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Life of Canadian PI by Ethel Clemente Fernandez

The interview option

by Ethel Clemente-Fernandez

    Tapia family
 
Jun Tapia and his family
  snowmobile
 
Jun’s first snowmobile ride at Bird's Hill Park
  Cambodia
 
Jun with monks during a site visit in Siem Reap, Cambodia
  dubai desert
 
Jun in the middle of the Dubai desert
  Dubai Metro
 
Dubai Metro Design Team rides the Metro
on its opening day in Dubai, UAE

Going through any interview, whether it is for a job, a feature or for any other purpose, is always terrifying for some, if not most people. I personally dread going through an interview, not only because I don’t like the feeling of being put on the spot and at the receiving end of what may be a subjective judgment, but also, because I know that if I get too nervous, it could end catastrophically. I oftentimes have regrets after an interview, thinking that I could have done better. But there is no undo button in an interview; once it’s done, it’s done.

When the interview option was offered to confirm my engineering academic qualification with Engineers Geoscientists Manitoba (EGM), I knew right away that it would be my last option. I can cite a plethora of reasons why, which may be echoed by others who have been offered this option, but opted to take another route instead: (1) no idea what the interview process entailed; (2) no resources, mentors or references; (3) lack of self-confidence to be able to fully express myself in the English language; (4) limited information. I thought back then that this was a one-time shot; if you fail the interview then you have to wait and re-submit another assessment qualification.

In later years, I would find out that the interview option results vary: from having all confirmatory exams waived, which will get you an invitation to apply to become a member of the EGM; or some confirmatory exams waived, where, as an example, if two out of five are waived, you will still need to complete the three remaining confirmatory exams; or none at all, which simply means, you failed to demonstrate your engineering/geoscience experience through interview.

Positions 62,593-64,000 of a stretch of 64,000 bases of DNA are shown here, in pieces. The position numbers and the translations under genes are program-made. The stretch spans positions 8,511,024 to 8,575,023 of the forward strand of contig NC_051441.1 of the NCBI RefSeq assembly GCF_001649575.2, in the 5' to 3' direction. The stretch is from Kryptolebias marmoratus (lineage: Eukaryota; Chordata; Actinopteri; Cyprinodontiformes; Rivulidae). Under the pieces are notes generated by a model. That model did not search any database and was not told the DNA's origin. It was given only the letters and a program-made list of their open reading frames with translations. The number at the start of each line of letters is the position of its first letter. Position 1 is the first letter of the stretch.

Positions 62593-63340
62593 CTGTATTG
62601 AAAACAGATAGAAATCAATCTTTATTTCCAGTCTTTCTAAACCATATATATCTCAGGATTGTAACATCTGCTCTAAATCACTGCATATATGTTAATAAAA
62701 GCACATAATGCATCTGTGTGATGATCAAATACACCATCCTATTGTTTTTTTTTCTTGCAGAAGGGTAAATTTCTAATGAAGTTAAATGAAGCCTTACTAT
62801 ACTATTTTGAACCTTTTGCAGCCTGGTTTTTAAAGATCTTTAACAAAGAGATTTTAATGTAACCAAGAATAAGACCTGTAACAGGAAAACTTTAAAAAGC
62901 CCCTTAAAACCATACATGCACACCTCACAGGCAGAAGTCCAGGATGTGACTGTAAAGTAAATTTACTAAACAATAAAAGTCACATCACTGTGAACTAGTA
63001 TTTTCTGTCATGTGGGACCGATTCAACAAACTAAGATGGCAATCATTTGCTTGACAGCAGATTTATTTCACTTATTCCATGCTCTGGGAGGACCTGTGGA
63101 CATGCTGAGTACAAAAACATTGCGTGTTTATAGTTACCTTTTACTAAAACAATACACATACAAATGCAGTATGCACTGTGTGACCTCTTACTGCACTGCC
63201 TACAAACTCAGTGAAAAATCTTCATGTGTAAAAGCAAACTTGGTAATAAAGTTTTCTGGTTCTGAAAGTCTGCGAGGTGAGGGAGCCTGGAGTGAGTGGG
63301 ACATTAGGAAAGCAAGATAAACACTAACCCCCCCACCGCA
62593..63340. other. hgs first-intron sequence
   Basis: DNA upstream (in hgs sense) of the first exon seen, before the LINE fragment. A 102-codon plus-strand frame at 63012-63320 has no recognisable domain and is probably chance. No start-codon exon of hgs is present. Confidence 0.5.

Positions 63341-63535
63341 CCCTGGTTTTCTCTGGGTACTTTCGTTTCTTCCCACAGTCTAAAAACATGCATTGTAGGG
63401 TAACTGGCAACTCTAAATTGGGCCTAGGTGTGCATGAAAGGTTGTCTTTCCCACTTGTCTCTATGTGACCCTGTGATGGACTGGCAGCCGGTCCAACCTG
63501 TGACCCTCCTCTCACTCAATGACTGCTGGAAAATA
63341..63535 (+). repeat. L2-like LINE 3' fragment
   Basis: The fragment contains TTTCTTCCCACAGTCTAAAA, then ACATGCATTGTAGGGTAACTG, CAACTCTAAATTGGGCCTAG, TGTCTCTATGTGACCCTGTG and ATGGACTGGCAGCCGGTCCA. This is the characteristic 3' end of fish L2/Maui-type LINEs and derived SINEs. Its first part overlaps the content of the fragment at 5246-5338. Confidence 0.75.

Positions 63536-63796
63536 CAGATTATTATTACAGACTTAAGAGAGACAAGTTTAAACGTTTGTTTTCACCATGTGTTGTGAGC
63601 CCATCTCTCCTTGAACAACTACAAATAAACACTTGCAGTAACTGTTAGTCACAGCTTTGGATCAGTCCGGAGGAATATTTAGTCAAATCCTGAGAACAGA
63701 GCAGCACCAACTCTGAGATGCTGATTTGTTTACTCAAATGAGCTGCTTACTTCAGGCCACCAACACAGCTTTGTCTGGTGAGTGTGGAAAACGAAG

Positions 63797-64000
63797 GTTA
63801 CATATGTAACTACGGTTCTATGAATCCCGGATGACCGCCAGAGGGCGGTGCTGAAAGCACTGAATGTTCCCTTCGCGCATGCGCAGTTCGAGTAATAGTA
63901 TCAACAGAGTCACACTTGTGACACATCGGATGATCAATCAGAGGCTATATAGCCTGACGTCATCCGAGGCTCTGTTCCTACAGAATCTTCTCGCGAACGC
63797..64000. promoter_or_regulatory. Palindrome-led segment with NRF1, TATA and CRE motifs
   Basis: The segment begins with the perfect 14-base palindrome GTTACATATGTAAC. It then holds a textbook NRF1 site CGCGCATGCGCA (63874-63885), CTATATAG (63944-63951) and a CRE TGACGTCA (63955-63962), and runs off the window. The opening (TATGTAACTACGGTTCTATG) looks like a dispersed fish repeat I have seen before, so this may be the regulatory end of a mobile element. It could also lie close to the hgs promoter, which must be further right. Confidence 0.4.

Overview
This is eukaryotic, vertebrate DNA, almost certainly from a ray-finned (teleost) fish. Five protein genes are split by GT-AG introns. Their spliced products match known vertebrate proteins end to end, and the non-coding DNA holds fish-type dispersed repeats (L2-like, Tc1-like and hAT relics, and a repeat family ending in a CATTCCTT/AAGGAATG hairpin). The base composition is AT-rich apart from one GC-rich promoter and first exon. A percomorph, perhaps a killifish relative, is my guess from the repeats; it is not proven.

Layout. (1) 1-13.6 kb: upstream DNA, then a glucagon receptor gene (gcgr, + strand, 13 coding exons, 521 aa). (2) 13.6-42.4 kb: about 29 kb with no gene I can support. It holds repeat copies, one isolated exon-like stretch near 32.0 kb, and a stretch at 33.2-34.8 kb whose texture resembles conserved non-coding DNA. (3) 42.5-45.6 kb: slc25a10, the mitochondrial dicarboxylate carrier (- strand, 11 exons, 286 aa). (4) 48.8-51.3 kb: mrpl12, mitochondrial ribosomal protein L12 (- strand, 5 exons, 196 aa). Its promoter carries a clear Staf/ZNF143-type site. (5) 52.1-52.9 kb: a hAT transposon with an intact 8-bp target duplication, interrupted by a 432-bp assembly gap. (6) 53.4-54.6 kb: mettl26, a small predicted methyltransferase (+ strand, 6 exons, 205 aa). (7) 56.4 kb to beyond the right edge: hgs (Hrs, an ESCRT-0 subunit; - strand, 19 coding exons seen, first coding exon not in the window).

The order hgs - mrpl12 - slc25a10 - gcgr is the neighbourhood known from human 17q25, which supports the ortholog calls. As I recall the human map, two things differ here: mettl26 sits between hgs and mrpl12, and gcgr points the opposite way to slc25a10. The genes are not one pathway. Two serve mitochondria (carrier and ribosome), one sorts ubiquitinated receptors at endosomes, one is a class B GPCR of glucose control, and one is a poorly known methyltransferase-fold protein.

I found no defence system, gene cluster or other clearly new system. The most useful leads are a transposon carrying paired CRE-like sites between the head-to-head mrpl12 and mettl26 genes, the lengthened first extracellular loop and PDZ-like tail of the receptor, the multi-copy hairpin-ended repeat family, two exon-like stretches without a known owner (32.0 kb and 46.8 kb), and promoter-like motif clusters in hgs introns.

It is no surprise that out of all the available options for engineering academic qualification with the EGM, the interview option is the least popular choice in the Filipino Members Chapter (FMC). In fact, there are only a handful of chapter members who went through the interview option, and most had the same result – not all assigned confirmatory exams were waived.

The association website indicates that the interview option may be offered to academic assessment applicants who appear to have over 10 years of engineering and geoscience work experience.

I know for sure that it is a panel interview. So if typical one-on-one interviews appear to be daunting, just imagine a panel interview.

One brave soul may just change that unenthusiastic perception about going through the interview option.

Jun Tapia

Jun Tapia immigrated to Winnipeg with his family two years ago. One of his priorities was to get his engineering degree accredited by the EGM. Back then, he was so determined to be recognized as an engineer in the province of Manitoba that it didn’t really matter what route he would take to get it, whether writing the assigned confirmatory exams, taking equivalent courses, going through the interview, participating in the IEEQ program, or other available options.

Jun is a Civil Engineer with over 20 years of experience in infrastructure and transportation projects, specializing in highway and railway design and construction. His involvement from conceptual planning to project implementation and closeout, equipped him with the necessary skills to deliver complex and challenging projects with quality and efficiency. This paved the way for him to travel to various countries in Asia and the Middle East.

He came prepared by bringing all the required documents and submitted them to the EGM for academic assessment soon after arriving in Canada. In a couple of months, he received the assessment result, which required him to write five confirmatory exams and five options to satisfy the requirements, one of which is the interview.

At first, his decision was to take equivalent courses. “I already made necessary preparations, reached out to government services for financial assistance for my study, and met with the association representative at the University of Manitoba (UofM) to get an overview and a better understanding of the equivalent courses route,” said Jun.